Motivational and inspirational writer, Bryan Hutchinson is the author of several books about life with ADHD including the highly acclaimed, best selling "One Boy′s Struggle: A Memoir" and the author of the hilarious eBook that went viral "10 Things I Hate about ADHD"

Thanksgiving with a side order of ADHD

If you haven’t joined our online ADHD community at you are missing out on some very interesting conversations. Here is an example of a recent reply to a blog post about family, thanksgiving and ADHD! The reply is by Chris AKA Dawg, and is of his own opinion and research. So, if your going to be with family this thanksgiving and some members give you a hard time because they do not believe ADHD exists, Chris’s post may give you some ideas:

Thanksgiving reply By Chris AKA Dawg:

AD/HD is unfairly classified as a mental disorder and the diagnostic language tends to emphasize only what’s wrong. “Impulsive,” for example, is used as a bad term. But you could say spontaneous. Rarely do you meet a person with ADD that isn’t creative somehow, and what is creativity, but a kind of impulsiveness? No one plans to have a creative thought. It just pops into your head.

In my photo’s I uploaded my certificate for the online study course for doctors that I completed. That’s not a fake and I really am registered with the site as AKA_dawgm PHd but I’m not a doctor. If I can come to Thanksgiving dinner I would be more than happy to assist you in educating your family.

See, (ADHD) is one of the most common psychiatric disorders, affecting approximately 8%-9% of school-aged children and 4.4% of adults.( most likely higher because many never get diagnosed.) Although recognized and treated for decades, our understanding of the causes and underlying pathology associated with ADHD has made incredible progress in the past 5-10 years. I like dark meat and I’ll peal potatoes cause I can put a hurting on the spuds.

One thing your family might find astonishing is that ADHD is a highly genetic disorder. Risk of having ADHD is increased substantially if a first- relative is also diagnosed (including parents and siblings) progress is being made in identifying the specific molecular genetic risk factors for ADHD, but given the complexity and heterogeneity, currently no genetic tests can be used to reliably predict the disorder that would be clinically useful.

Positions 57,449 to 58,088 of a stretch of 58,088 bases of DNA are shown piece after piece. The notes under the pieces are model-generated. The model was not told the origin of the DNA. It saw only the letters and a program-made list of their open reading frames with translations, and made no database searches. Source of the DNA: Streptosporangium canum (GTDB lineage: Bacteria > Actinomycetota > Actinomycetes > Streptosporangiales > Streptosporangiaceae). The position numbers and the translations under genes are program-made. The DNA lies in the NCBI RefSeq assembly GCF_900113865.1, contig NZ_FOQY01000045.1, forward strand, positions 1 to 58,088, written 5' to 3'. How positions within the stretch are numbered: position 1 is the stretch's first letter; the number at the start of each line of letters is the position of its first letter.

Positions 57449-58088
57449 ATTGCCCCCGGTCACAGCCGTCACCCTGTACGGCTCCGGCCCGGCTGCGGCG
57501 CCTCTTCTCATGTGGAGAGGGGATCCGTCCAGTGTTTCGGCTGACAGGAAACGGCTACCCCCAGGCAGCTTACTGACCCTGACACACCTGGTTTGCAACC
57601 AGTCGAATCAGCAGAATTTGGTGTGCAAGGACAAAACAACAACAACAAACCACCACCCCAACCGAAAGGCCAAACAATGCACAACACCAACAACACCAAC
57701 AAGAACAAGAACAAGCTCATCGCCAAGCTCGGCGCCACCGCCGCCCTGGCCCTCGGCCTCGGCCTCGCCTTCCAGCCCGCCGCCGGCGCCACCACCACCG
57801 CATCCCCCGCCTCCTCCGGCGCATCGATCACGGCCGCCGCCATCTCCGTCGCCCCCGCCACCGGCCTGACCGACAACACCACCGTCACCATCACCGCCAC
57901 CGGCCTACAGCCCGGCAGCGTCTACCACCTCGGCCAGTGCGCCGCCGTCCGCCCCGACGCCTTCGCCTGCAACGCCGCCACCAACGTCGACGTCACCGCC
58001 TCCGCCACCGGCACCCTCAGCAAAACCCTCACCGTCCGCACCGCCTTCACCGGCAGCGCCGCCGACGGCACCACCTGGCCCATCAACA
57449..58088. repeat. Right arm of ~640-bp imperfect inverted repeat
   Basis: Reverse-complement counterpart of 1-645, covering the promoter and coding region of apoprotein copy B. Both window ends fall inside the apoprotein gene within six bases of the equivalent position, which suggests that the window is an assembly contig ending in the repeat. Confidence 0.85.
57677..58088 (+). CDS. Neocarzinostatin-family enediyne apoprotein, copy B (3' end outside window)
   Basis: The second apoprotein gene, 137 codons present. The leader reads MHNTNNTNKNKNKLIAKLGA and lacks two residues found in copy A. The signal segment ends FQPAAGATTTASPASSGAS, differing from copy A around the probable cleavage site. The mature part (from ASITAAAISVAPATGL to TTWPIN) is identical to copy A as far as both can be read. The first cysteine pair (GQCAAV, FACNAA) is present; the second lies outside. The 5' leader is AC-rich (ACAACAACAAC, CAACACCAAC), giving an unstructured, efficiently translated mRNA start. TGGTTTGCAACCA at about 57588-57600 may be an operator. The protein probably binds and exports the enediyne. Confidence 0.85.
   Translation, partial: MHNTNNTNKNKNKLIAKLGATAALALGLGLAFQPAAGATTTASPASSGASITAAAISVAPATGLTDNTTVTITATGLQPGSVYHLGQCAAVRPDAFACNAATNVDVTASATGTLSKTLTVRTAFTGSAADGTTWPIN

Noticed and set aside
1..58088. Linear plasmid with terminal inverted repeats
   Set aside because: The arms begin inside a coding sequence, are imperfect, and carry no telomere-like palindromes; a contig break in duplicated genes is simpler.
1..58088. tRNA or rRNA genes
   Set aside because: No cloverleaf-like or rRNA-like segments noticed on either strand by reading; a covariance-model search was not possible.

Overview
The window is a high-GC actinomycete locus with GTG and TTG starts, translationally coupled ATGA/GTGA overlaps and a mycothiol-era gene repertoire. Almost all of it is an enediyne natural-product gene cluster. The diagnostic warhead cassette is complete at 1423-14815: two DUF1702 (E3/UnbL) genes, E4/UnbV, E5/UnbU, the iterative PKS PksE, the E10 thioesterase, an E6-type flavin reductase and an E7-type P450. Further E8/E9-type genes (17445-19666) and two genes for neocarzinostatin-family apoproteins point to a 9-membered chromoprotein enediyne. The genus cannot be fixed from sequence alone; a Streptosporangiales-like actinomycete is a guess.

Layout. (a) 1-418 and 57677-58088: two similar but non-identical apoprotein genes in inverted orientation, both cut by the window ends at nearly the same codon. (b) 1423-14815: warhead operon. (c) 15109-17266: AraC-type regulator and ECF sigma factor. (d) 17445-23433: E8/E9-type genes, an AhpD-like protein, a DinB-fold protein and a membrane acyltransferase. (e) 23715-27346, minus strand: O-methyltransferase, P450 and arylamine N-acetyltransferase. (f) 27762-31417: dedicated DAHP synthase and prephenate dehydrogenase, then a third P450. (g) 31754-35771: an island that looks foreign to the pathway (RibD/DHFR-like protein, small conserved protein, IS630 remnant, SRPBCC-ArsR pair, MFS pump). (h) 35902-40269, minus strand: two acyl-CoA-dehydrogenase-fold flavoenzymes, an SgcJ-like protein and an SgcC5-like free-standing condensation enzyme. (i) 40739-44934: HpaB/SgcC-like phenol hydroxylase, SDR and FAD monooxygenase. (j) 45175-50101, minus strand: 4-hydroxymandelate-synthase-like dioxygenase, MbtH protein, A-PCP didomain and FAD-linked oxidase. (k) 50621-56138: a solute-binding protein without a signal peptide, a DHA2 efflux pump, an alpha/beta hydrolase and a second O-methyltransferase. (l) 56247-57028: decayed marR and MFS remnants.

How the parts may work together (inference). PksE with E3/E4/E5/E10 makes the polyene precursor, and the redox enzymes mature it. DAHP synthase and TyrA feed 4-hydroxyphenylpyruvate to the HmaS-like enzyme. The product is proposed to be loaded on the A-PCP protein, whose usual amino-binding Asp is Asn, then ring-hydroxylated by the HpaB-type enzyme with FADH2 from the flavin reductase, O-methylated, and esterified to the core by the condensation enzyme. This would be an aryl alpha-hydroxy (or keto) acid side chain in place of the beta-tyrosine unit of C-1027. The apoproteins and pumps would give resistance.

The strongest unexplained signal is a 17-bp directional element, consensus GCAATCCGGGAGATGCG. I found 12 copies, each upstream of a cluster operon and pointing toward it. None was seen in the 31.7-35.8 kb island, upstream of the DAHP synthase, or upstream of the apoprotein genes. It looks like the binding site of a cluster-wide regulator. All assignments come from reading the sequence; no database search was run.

While sitting down for turkey we could point out that in a widely cited study of 140 children with ADHD and 120 kids without ADHD in the parents of ADHD children were 14.7% compared with 2.7% in the parents of non-ADHD children, suggesting that parents of an ADHD child were 5.4 times more likely to also have ADHD. For siblings, 20.0% of those with an ADHD sibling also were diagnosed, vs 5.0% of siblings of control children, suggesting that having a brother or sister with ADHD makes one 4 times more likely to have ADHD than the general population. Twin studies establish the genetic basis of a disorder by examining the likelihood of 1 child having a disorder if their twin also has the disorder — also referred to as concordance rates. If a disorder is strongly genetic in nature, the concordance rates for monozygotic (identical) twins will be higher compared with dizygotic (fraternal) twins. Results from many twin studies of ADHD support the idea of the disorder being strongly genetic in nature. Across studies, heritability estimates ranging from 0.60 to 0.95 have been reported, suggesting that between 60% and 95% of the variability in ADHD and ADHD symptoms can be explained by genetic factors.

While I’m pretty good a carving the bird I normally don’t use sharp knives in other people homes in case of an accident. I don’t want to bleed on anyone’s carpet.

The strongest evidence for association of a particular gene variant playing a role is associated with the dopamine D4 receptor gene (DRD4). In particular, a specific polymorphism of this gene results in odds ratios for having the disease show a 34%-90% increase in risk for having ADHD in individuals who carry the particular gene variant. That’s off the hook kind of odds.

Other genes positively associated with the disorder are; Dopamine beta-hydroxylase gene, dopamine D5 receptor (DRD5), dopamine transporter gene (DAT1, also known as SLC6A3), synaptosomal-associated protein 25 gene (SNAP-25), also a ton of interest in the serotonin transporter gene (also referred to as SLC6A4) but not positive.

Do folks still eat yams? I like um. Another thing is that brain imaging techniques, including PET, structural MRI, and fMRI, have rapidly advanced our understanding of the specific brain regions that are involved in the pathophysiology of ADHD; while asking for seconds on the stuffing we can point out that the regions implicated primarily include parts of the cerebellum and circuits that connect the frontal lobe and striatum;

I love green bean casserole and fruit salad with cool whip BTW and would be happy to bring one of these dishes

It actually hasn’t always been a part of nature as it’s genetics are relatively new and we can trace it back some 1100 years (or maybe 11,000 can’t remember now but even 11,000 years is “new”) and through natural selection has been shown to be a desirable trait.

Keep in mind while deciding what pie; pumpkin or cherry, to have ,that the majority of children, adolescents, and adults with ADHD are affected by other co morbid psychiatric conditions.

I’ll be stocking up on the miracle whip too, cause I’ll eat a few turkey sandwiches per day until Christmas! Hope this helps!

This is a posting by a member of it has been reposted here with permission. If you would like to read all postings, please feel free to become a member HERE.

Thank you Chris!